Last week New York Judge Robert Grossman ruled that all of MERS’ business practices are illegal.
It’s a staggering blow to the banks and their endless efforts to circumvent due process. It has the potential to once again slow down the foreclosure process.
The foreclosure registry was set up by the banks with one purpose in mind, to make securitizing mortgages easier for them.
And homeowners, as is usually the case with matters relating to bundled mortgages, were getting screwed.
Here’s the short explanation. MERS allowed the banks to bypass public record keeping, all in an effort to streamline the records that banks were using to foreclose.
Local record keeping regulations might have been cumbersome for the banks to keep up with, but it protected the homeowners and provided transparency.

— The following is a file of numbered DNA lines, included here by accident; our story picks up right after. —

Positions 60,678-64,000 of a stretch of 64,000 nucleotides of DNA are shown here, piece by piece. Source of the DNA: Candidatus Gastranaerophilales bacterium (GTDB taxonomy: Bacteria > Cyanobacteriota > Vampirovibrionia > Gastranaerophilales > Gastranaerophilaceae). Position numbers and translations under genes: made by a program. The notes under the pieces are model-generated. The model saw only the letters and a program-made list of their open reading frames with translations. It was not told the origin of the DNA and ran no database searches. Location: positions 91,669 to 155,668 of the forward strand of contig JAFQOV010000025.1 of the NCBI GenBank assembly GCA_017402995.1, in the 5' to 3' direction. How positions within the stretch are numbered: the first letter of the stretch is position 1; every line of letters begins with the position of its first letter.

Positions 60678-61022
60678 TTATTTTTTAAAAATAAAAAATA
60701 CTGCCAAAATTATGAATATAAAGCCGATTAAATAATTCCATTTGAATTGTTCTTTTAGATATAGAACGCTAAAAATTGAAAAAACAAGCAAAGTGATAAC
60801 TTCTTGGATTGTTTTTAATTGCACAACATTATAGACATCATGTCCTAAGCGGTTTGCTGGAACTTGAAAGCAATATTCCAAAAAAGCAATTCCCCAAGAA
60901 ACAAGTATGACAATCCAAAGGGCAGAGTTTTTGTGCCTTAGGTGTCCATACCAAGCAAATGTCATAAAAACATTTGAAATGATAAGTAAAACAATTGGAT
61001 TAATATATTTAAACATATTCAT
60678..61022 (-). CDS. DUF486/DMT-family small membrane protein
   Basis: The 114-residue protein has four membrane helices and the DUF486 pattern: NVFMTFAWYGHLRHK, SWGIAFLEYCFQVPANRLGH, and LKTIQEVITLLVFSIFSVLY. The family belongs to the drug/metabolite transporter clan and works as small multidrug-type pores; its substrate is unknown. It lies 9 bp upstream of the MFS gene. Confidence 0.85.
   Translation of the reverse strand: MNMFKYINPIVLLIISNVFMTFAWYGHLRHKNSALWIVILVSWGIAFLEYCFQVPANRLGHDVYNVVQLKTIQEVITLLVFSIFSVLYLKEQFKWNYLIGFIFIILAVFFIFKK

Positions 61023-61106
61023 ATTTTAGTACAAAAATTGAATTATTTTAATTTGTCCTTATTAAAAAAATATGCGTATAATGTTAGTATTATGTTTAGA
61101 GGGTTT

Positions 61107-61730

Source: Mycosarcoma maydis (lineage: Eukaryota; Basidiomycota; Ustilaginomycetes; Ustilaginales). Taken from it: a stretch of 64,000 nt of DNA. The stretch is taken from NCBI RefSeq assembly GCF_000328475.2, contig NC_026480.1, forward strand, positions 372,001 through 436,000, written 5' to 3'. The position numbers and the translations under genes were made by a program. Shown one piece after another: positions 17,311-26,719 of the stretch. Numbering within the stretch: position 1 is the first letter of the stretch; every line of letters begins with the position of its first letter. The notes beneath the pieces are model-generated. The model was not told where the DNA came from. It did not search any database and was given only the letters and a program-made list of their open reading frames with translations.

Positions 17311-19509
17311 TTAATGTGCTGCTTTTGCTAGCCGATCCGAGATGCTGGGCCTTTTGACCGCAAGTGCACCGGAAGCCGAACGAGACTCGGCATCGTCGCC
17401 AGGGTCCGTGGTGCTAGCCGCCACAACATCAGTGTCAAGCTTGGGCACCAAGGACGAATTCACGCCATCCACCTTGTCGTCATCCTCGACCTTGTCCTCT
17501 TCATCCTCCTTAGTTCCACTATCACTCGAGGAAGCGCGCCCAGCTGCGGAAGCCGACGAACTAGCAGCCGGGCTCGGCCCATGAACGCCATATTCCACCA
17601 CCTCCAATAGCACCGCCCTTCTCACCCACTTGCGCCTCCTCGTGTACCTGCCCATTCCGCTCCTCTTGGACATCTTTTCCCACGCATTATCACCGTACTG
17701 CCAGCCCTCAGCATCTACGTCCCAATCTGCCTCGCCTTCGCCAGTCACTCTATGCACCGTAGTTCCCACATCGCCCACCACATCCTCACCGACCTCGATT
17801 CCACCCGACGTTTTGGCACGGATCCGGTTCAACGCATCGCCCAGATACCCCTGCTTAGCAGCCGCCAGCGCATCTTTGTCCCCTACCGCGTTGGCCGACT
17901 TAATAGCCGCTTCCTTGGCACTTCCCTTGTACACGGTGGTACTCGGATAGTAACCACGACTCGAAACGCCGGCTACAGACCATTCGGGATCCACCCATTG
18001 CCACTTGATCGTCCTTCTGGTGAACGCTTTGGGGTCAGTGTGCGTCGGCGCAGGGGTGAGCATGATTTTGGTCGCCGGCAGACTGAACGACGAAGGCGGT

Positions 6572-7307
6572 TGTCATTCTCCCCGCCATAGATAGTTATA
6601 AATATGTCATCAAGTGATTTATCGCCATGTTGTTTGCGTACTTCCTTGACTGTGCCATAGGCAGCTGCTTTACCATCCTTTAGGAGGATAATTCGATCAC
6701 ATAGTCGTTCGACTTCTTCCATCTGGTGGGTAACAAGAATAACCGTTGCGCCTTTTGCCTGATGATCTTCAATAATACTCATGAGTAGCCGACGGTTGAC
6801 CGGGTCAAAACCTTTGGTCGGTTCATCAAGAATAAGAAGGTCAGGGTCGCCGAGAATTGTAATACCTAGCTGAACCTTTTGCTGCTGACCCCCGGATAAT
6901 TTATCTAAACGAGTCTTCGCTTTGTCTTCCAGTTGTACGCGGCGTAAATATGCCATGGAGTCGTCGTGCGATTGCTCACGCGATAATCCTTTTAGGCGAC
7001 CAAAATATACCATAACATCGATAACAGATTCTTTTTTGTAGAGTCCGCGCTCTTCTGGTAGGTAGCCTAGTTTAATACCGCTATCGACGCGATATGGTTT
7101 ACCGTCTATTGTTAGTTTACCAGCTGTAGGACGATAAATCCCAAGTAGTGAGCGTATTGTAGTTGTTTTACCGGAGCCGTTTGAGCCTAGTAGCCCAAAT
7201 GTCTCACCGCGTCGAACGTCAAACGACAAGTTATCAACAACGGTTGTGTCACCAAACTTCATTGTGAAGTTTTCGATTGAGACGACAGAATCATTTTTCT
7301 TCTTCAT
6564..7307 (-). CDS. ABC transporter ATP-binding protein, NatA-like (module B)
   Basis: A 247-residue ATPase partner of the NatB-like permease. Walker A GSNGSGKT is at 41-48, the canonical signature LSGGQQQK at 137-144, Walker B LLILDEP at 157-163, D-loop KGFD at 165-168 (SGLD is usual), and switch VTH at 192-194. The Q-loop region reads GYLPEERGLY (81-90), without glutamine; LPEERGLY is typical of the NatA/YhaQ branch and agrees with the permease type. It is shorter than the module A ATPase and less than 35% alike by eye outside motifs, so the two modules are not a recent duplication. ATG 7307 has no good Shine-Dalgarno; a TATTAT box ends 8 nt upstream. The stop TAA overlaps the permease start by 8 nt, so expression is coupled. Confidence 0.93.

By allowing the banks to essentially hijack an important part of the record keeping process, namely the recording of each time a mortgage was sold to a different investor, banks had much greater control then than they ever should have been allowed to.
Banks can talk about streamlining the process as the reason behind MERS all they want, but the effect was that it was much more difficult for homeowners to see who currently owned their mortgage, and it just allowed the banks to be sloppy with their records, and they were.
MERS was separating the notes from the mortgages, again so they could be securitized, yet in the case that was brought before Grossman, their lawyers argued they could still foreclose because in theory, the mortgage follows the note.